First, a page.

With digital, I’m always shooting in color. I may choose to make the image B&W during digital processing later at my computer, but the fact that while I’m composing the frame in my camera, I have to ask myself, is this going to be a color image or B&W? If I can’t immediately make a decision, suddenly my ability to compose can be compromised if I decide to put off the decision until I’m sitting at my computer.
We continued to walk through the exhibit discussing this conundrum. We considered the option of shooting in digital B&W mode, which could be a solution, forcing myself to go back to my previous workflow of deciding B&W or color when I loaded the film into my camera and compose accordingly, but I’d have to experiment with that. Part of the advantage of shooting color even though I know the image I’m making will end up as a B&W image, is that by using the red, blue and green channels of my digital image I’m able to accomplish what I used to do with lens filters when I shot B&W film to darken or lighten specific colors into a specific range of shades of gray as they were exposed on the negative.
If I shoot in B&W digital, will I still have my RGB filtering choices? I’ll have to experiment with that. The idea of committing to B&W while I’m shooting is something I’ve missed in my work since I migrated to using digital almost exclusively these days.
Time to crack open the manual and do some tests!
The other disadvantage to digital is the lag time between pressing the shutter and when the camera actually exposes the image. On my pro cameras, this isn’t an issue. The exposure is made milliseconds after I press the shutter. But on some mid to lower end digital cameras, there might be a delay of up to a second or more while the camera takes a light reading and focuses. Too late. It’s even worse on an iPhone. The decisive moment becomes extremely sloppy.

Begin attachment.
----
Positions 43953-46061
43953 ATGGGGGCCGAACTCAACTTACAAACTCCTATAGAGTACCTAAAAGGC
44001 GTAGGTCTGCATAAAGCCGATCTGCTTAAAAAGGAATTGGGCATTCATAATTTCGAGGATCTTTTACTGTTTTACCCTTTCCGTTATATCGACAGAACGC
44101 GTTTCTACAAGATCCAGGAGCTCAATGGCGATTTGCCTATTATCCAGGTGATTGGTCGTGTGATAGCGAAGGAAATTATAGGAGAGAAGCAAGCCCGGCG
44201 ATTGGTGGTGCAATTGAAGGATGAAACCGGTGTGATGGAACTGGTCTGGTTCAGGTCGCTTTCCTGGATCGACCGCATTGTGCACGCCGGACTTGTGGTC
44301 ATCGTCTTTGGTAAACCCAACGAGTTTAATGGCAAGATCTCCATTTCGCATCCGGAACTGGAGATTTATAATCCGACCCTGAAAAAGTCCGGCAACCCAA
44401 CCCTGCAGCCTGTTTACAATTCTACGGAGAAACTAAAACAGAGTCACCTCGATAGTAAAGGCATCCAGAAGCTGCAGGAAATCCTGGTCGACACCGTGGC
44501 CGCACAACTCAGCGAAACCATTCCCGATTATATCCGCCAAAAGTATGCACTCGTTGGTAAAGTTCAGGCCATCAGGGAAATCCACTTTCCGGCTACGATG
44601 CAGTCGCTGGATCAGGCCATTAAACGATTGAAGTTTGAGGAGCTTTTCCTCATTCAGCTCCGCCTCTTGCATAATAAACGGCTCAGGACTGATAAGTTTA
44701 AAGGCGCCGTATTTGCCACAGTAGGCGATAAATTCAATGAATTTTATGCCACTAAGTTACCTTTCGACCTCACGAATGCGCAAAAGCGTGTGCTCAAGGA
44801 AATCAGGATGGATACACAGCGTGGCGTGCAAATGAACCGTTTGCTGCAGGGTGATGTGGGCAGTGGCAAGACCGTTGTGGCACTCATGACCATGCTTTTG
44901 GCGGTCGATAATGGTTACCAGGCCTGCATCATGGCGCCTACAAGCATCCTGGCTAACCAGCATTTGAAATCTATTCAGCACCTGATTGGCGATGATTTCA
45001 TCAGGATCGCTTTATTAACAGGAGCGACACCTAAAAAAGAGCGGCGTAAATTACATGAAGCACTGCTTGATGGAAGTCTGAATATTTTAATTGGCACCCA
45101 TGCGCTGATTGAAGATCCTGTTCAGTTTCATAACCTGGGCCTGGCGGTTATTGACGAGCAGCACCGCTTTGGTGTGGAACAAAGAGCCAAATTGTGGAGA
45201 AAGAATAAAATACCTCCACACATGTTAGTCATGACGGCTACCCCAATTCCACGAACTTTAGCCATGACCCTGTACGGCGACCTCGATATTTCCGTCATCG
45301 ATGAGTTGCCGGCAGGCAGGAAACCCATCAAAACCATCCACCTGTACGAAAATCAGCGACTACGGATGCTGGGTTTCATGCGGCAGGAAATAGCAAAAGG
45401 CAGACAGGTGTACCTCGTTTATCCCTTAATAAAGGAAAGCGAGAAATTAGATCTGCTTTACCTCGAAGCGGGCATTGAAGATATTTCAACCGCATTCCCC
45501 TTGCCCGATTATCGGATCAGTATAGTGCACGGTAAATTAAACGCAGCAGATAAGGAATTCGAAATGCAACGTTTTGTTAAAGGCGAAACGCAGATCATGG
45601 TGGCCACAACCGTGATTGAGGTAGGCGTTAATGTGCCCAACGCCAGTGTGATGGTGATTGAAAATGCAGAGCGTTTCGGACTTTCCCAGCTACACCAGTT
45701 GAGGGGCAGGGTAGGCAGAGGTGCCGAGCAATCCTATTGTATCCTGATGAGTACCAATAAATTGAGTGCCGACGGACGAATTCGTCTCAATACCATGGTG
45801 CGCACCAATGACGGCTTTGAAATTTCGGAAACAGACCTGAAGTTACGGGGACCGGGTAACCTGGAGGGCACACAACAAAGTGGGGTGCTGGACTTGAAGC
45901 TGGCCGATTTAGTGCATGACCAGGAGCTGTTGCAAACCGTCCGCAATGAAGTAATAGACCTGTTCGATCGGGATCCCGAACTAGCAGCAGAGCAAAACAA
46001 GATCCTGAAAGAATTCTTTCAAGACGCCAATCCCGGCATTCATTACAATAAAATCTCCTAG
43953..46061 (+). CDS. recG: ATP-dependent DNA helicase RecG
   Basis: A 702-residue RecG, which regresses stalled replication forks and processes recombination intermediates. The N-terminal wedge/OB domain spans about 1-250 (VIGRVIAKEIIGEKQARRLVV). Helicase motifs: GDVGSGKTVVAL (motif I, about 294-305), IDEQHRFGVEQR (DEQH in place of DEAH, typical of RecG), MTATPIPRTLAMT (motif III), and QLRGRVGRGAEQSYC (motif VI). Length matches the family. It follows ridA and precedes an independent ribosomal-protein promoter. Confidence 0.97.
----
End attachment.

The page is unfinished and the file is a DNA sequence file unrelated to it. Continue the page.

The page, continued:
The pictures in and around the Art Institute on this blog entry I took with my iPhone, since I didn’t want to check my camera at the Art Institute’s coat check and was traveling light. The new iPhone 4 can actually make a fairly high quality photograph for a phone camera.
As I walked out of the exhibit into the bright sunlight and saw two bikers approaching me on the street from opposite directions, I quickly swiped my iPhone on, selected the camera app, waited for it to launch and composed the image as the seconds maddeningly ticked away. I tapped the shutter button earlier than I would with my pro cameras, trying to account for the delay in the electronic shutter to try to capture the cyclists before they reached each other in the frame, … and… well… not too bad. A quarter of a second later than what I would have considered the decisive moment… but all in all, not awful.
An incredibly inspiring day. If you’re in Chicago this weekend, go see the Henri Cartier-Bresson exhibit and reinvigorate your creative batteries! It closes October 3rd.